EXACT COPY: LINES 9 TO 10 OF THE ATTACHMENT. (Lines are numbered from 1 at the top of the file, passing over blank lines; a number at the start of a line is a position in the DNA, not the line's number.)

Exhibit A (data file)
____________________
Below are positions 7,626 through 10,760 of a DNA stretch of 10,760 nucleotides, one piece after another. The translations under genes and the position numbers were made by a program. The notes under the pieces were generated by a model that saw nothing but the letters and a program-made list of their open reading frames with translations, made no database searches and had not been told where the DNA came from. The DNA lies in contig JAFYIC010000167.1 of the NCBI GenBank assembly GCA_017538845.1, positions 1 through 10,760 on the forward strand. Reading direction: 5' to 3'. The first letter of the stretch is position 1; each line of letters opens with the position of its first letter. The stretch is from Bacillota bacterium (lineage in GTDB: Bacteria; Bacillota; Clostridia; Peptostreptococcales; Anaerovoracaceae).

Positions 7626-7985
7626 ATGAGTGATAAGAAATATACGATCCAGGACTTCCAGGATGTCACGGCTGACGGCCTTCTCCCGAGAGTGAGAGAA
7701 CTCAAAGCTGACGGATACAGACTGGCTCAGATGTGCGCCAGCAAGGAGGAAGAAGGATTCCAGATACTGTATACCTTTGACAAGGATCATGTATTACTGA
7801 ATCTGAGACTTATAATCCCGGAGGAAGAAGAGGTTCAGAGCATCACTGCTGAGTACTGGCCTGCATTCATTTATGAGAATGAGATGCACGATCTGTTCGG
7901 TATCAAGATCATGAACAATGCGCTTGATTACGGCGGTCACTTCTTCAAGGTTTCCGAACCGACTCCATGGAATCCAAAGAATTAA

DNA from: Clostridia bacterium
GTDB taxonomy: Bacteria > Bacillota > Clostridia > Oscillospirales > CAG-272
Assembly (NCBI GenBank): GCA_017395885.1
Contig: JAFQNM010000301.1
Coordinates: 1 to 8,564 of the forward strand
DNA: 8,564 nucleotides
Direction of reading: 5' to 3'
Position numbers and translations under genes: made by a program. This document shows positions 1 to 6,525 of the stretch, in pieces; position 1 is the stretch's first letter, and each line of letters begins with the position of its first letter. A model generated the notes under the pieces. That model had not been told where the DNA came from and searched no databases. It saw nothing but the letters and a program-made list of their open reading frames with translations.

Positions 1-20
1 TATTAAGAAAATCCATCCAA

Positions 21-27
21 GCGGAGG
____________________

Assembly (NCBI GenBank): GCA_017395885.1
Contig: JAFQNM010000301.1